“Flip-flopping” and anniversaries head-up this week’s news stories.
On the one hand, Burma’s ruling military junta has been taking steps that would seem to suggest that they are responding to pressure to respect human rights and democratize the country. On the other hand, they’ve also been doing things that seem to suggest resistance to such changes.
France is also backing away hard from their embrace of the Dalai Lama last year after considerable pressure from China.
In other news, the fifth anniversary of the Indian Ocean tsunami inspired Buddhist-led vigils in both Thailand and Indonesia. Tibetans in exile also marked the twentieth anniversary of the 10th Panchen Lama’s death.
As usual, there are odds and ends too, including two from the U.S.: a Buddhist health fair in Los Angeles, and an exploration of how Buddhist Americans celebrate Christmas.
In a resolution adopted this week, the U.N. General Assembly “condemned wide-ranging human rights violations in Burma.”
In a statement issued ahead of the sixty-second anniversary of Burma’s independence from Britain, the U.S. State Department said, “The United States stands ready to take steps to improve bilateral relations based on reciprocal and meaningful efforts by the Burmese government to fulfill the Burmese peoples’ democratic aspirations…We support the peaceful efforts of people everywhere to exercise freely their universal human rights, and we look forward to the day when Burma’s citizens will be able to do so. We hope that day will come soon.”
Pondering the effectiveness of other sorts of diplomacy, the Associated Press notes, “If talks with Burma over democratic reforms fail, the Obama administration could tie up large amounts of money that the country’s ruling generals stash in international banks from the sale of natural gas. So far the administration has been hesitant to go that route.”
Kyaw Zaw Lwin (who is also known as Nyi Nyi Aung), the Burmese-American imprisoned by the junta back in September, has been placed in solitary confinement after undergoing a twelve-day hunger strike. This is especially distressing because he is reported to be in ill health following his protest. He has been accused of trying to stir further unrest in the country.
The Washington Post reports on the lack of U.S. response to his imprisonment, noting that the situation “appears to be politically inconvenient for both the United States and the Burmese military dictatorship at a moment when the two countries have taken tentative steps toward engagement after years of stormy antagonism.”
That said, fifty-three U.S. Congressmen wrote a letter this week calling for his release.
Tin Tin, “a 38-year-old political activist who participated in the ‘Saffron Revolution’ of 2007,” has died in Insein Prison from a burst aneurism.
The country’s junta-controlled media reports: “The Supreme Court will hear pro-democracy leader Aung San Suu Kyi’s appeal against her latest house detention handed down in August.”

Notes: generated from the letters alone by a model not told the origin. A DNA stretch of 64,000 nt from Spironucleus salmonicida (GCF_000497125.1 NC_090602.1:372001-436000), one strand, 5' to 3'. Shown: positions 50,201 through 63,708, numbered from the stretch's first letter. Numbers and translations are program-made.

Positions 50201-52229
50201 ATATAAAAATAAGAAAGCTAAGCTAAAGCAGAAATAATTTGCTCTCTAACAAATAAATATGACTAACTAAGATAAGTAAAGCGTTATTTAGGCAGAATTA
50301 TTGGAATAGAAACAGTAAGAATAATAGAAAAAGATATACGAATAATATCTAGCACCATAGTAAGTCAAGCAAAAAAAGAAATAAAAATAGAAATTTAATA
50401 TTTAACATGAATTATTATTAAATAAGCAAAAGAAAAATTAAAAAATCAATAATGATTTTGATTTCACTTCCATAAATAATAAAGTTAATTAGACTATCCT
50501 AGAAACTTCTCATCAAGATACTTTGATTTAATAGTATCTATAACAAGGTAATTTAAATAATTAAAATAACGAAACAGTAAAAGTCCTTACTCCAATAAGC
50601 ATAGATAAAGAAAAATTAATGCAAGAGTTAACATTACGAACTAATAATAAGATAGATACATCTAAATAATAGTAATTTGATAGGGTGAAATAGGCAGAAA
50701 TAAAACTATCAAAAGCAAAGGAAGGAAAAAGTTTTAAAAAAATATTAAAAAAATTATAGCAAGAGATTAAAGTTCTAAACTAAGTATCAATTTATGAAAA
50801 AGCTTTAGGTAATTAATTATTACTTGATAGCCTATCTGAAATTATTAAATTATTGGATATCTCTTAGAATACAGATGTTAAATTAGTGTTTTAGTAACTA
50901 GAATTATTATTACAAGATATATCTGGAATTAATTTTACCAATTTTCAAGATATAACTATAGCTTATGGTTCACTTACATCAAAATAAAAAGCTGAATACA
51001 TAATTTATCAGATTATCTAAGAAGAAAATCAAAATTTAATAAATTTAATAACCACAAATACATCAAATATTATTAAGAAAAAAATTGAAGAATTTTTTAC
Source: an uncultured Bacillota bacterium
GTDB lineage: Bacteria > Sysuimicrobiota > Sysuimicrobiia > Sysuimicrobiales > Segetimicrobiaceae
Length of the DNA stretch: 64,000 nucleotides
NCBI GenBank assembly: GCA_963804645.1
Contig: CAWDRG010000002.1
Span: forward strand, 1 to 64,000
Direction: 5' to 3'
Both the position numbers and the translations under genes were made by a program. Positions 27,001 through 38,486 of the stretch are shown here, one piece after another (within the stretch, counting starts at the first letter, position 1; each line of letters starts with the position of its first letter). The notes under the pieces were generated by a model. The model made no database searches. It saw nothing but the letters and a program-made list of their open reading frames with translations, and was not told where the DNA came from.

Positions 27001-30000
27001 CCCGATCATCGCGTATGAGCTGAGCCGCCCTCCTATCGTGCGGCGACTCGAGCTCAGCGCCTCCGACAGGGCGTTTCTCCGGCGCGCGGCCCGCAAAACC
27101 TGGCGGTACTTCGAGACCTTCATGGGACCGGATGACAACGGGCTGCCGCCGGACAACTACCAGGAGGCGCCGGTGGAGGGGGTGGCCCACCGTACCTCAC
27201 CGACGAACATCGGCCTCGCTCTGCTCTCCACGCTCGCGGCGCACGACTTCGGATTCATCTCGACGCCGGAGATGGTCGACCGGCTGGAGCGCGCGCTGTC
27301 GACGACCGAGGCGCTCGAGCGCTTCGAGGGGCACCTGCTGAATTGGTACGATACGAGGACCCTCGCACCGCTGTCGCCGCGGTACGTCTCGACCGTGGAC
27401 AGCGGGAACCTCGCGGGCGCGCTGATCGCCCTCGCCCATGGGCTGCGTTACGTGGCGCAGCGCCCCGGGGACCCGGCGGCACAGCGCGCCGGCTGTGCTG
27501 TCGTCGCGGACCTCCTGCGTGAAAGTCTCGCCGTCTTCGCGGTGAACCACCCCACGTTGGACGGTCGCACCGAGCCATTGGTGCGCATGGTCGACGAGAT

In addition, the New York Times reports: “The military junta in Burma allowed the opposition leader. Daw Aung San Suu Kyi, to meet with senior members of her party on Wednesday, the latest in a recent series of signals that suggest the junta might be responding to diplomatic overtures from the West.”
Of course, the Associated Press also reported: “Burma’s new constitution, adopted last year despite criticism it is undemocratic, cannot be changed before next year’s planned elections, the country’s state media said in a commentary Sunday.”
Reuters reports: “Russia has agreed to sell Myanmar 20 MiG-29 jets for 400 million euro ($572.2 million), the Vedomosti daily reported on Wednesday, citing unidentified sources in Russia’s defence industry.”
The junta agreed this week to take back around 9,000 of 28,000 Rohingya refugees currently staying in camps in Bangladesh.
The Washington Post also reports on the China/Burma border town that has emerged as “the new front line in the fight against human trafficking.”
The junta also began doubling the cost of local telephone calls within the country today.
The Agence France-Presse offers a fascinating video report on the practice of spirit worship in Burma.
The Telegraph confirms that Shaolin Temple is preparing for “a 1bn yuan (£85m) initial public offering (IPO).” This is a joint venture between the temple, the city of Dengfeng, and the state-run China Travel Service (CTS), and it is set for 2011.
The Times of India reports: “Fifteen years after it was planned, the Mysore City Corporation is all set to inaugurate [a Buddhist stupa]. Ever since the works were completed four years ago, the stupa has been awaiting installation in Chamarajpuram adjacent to Ambedkar junction (Ballal Circle).”
The Telegraph reports on continued complaints about the management of the Mahabodhi Temple at Bodh Gaya. This has been a longstanding issue.
The Jakarta Post reports: “Hundreds of Buddhist residents on Sunday joined a prayer in front of a mass cemetery for people who died in the deadly 2004 Indian Ocean tsunami that hit Aceh five years ago.”